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The Sports Industry has a Weight Loss Problem—and Perhaps a Solution

Editor’s Note: Adam Grossman is at the controls this morning. You will find his latest Revenue Above Replacement column below.

You’ll also notice sports cartoonist Jim Hunt (you can check him out here) is back with a drawing depicting November’s most anticipated sporting events. Please feel free to send your suggestions for his December piece. I’ll be back tomorrow.

The Sports Industry has a Weight Loss Problem—and Perhaps a Solution

The sports industry has a weight loss problem.

There have historically been two primary ways to lose weight; either move more or eat less. Sports have figured into the latter part of the equation. Participation in athletics participation has often been thought of, and marketed as, a necessary component in maintaining a healthy lifestyle.

The challenge, however, is that it takes considerably more effort for the ‘move more’ method to have the same impact as consuming less. For context, adults are recommended to consume between 1,600–2,400 calories each day. The average person will burn just ~300-400 calories walking 10,000 steps.

That imbalance helps to explain why Americans are increasingly embracing prescription pharmaceuticals to combat obesity. Drugs, like Ozempic and Wegovy, ‘mimick’ a brain hormone in patients that depresses ones’ appetite and ultimately their food intake.

Adoption of these drugs has started to influence purchasing patterns. Walmart reported that customers taking Ozempic are buying less food, and Morgan Stanley has suggested a 3% decline in soda, baked goods, and salty snack consumption amongst Americans is possible.

The investment banking firm anticipates the number of people taking prescription pharmaceuticals to shed pounds will continue to rise over the next decade (to 7% of the U.S. population, 24 million people).

That seemingly presents a strategic challenge for a sports industry that views participation as a growth engine. The participation thesis suggests the more often someone plays a sport, the more likely he or she is to become a spectator of it.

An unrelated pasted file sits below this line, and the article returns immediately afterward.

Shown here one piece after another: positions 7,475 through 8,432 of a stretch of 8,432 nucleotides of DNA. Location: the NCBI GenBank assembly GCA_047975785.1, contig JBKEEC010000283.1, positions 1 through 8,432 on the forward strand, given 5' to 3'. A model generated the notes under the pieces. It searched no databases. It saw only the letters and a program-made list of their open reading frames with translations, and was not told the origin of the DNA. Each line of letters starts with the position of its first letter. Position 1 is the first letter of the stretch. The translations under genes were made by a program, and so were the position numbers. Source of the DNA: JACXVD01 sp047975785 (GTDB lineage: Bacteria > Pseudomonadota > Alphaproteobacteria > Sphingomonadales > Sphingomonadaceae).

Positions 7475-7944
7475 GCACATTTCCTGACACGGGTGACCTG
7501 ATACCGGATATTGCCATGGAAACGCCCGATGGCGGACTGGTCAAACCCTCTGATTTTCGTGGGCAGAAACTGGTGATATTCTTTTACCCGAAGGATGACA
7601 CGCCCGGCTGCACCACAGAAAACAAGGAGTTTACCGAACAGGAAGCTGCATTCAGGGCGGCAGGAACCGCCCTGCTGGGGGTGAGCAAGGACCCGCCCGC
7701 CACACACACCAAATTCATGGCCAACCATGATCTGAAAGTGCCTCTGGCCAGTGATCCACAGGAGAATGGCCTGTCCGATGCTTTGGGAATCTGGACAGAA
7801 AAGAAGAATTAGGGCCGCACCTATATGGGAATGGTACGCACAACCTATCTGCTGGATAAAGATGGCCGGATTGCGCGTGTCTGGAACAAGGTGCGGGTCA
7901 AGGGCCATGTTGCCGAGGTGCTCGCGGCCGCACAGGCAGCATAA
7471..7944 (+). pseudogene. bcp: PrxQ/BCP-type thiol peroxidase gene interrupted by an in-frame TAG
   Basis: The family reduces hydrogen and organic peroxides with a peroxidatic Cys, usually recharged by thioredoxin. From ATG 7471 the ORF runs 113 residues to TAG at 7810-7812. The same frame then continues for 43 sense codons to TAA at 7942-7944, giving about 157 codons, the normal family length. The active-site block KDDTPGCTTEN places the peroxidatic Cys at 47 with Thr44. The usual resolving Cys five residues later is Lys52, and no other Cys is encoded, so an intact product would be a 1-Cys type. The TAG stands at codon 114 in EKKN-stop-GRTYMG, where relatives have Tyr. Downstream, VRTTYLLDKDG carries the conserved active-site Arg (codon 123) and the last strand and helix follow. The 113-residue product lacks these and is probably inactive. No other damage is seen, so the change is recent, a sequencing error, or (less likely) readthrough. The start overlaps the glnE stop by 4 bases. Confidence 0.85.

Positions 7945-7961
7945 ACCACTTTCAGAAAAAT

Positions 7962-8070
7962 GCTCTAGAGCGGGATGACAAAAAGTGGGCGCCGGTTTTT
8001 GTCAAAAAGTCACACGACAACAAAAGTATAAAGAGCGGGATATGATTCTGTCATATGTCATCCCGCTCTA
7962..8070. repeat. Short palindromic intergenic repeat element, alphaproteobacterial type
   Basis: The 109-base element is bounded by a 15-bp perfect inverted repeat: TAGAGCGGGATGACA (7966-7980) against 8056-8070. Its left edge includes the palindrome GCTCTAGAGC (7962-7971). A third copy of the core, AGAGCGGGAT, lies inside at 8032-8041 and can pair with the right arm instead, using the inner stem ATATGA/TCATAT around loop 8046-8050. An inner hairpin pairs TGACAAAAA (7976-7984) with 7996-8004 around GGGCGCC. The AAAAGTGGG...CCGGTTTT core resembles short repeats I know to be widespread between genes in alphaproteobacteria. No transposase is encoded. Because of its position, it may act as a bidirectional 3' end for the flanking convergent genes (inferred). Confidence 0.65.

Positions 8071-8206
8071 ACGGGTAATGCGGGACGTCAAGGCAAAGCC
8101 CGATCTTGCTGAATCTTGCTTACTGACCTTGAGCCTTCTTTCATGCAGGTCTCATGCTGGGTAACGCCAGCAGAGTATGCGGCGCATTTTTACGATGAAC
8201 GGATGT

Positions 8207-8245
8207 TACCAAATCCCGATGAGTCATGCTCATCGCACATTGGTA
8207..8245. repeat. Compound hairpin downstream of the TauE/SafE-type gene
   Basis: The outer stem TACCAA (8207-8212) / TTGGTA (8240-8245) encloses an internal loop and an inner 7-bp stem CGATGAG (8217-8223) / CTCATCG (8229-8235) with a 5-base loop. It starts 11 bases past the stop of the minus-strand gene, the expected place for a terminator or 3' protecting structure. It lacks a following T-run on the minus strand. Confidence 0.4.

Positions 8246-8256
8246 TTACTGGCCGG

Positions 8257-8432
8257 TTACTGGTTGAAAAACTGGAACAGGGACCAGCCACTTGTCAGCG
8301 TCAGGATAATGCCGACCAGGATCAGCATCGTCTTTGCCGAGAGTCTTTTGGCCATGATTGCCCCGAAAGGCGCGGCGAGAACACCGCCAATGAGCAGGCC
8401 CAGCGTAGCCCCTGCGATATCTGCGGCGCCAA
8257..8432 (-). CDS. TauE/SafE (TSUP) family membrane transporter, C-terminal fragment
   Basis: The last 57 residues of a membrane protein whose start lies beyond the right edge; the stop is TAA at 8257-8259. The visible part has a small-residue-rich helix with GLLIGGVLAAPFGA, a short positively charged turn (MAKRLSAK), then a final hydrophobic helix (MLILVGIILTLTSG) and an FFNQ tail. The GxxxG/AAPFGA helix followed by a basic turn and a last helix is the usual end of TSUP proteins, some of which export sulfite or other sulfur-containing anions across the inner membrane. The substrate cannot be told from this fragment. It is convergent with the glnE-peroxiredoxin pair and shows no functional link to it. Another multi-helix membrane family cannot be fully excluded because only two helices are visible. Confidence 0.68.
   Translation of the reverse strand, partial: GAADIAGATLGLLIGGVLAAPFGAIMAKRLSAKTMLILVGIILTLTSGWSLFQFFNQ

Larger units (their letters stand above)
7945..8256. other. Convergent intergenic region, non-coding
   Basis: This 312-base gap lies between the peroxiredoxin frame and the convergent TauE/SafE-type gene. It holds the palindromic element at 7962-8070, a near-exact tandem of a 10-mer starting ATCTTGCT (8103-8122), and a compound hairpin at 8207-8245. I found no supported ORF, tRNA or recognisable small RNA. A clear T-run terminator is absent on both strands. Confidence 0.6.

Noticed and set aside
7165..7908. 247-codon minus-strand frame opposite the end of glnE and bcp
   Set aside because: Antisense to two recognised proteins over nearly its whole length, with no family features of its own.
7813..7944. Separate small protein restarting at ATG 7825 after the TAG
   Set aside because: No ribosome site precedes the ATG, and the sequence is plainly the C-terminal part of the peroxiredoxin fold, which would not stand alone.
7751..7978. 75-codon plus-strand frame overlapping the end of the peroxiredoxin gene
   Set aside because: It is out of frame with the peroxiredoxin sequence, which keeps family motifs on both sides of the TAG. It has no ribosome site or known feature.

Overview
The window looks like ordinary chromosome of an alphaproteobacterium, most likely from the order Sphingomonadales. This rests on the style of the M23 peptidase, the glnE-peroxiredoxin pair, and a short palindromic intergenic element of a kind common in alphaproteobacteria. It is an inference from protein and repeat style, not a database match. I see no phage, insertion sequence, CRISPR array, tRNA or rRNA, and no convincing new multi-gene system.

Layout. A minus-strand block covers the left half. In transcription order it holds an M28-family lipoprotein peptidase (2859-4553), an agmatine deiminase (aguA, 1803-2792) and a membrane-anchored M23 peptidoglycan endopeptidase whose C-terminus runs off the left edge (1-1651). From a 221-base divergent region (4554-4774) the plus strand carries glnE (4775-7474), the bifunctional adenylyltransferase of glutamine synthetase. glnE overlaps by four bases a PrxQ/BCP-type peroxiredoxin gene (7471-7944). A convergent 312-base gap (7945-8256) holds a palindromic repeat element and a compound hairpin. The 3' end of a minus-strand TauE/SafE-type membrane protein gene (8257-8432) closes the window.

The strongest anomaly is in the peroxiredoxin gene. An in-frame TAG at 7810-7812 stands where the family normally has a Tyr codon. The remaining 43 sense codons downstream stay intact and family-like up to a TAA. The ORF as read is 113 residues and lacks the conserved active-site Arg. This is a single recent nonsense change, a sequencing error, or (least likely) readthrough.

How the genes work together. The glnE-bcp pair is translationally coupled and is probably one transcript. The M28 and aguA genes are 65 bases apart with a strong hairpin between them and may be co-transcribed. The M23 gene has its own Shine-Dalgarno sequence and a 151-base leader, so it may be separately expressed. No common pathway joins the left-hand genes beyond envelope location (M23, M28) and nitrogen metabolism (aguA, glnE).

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If taking weight loss drugs is more effective and easier to do than playing sports, then logic suggests an increasing number of people may lose the motivation needed to participate. That will make it more challenging for pro leagues to fill the top of their funnel.

“The businessperson always looks at the fan driver part of [a rec sports initiative, that it is] building future fans that are going to buy suites or whatever,” Roman Oben (VP, football development strategy, NFL) said.

But declining participation reduces the pool of potential players and future executives for these leagues too.

Pickleball has become one of the fastest growing sports in the world (see: 85.7% YoY growth in America in ‘22). Investor interest has followed, in part, because of the belief a portion of the 8.9 million people now playing the game in the U.S. will engage with the nascent pro league.

"The sport naturally fosters social connection and promotes active living,” Adam Behnke (co-owner and chief operating officer, D.C. Pickleball Team) said. “These attractive characteristics point to pickleball's enduring appeal and market potential, and have given us confidence to invest in Major League Pickleball.”

If participation in the sport were to slow, interest in the newly professionalized game would likely wane.

Declining participation rates would certainly have a negative influence on the sport’s equipment economy. For context, the global pickleball paddle market was worth $148.5 million in ’21.

Behnke does not believe adoption of trendy weight loss drugs will lead to a reduction in the number of people playing the game. In fact, he argues usage has the potential to grow the player pool.

“For those that haven't tried playing [pickleball] yet because of weight issues, losing [pounds] will only help open the door for them to be more motivated to want to participate,” he said.

Of course, Behnke thesis is not limited to pickleball. Weight loss leads to increased energy, improved mobility and reduced strain on joints–all of which should make it easier for a person to participate in physical activities.

Should the hypothesis be proven true, an opportunity will emerge to reposition sports wellness and to focus on the substantial health benefits that come with playing beyond losing weight (think: enhanced metabolism, blood flow, and brain activity, reduction in stress and anxiety, improved mood etc.).

Doing so would enable the industry to better target participation from older fans (note: the demo initially drove pickleball’s success). While substantial reporting has occurred on the decline in youth sports involvement, trend lines have shown fewer retirees playing in recent years too.

“The Boomer generation is very focused on healthy living,” Matt Powell (advisor, Spurwink River). “Most are seeking healthier life, of which weight loss is a piece, but not primary goal.”

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About The Author: Adam Grossman is the Vice President of Business Insights & Analytics at Excel Sports Management. He works with companies, sports properties, media rights holders, athletes, agencies, and events to determine the value of their most important assets. Grossman is also a professor at Northwestern University Master’s In Sports Administration program and the co-author of The Sports Strategist: Developing Leaders for a High-Performance Industry. You can find him at [email protected].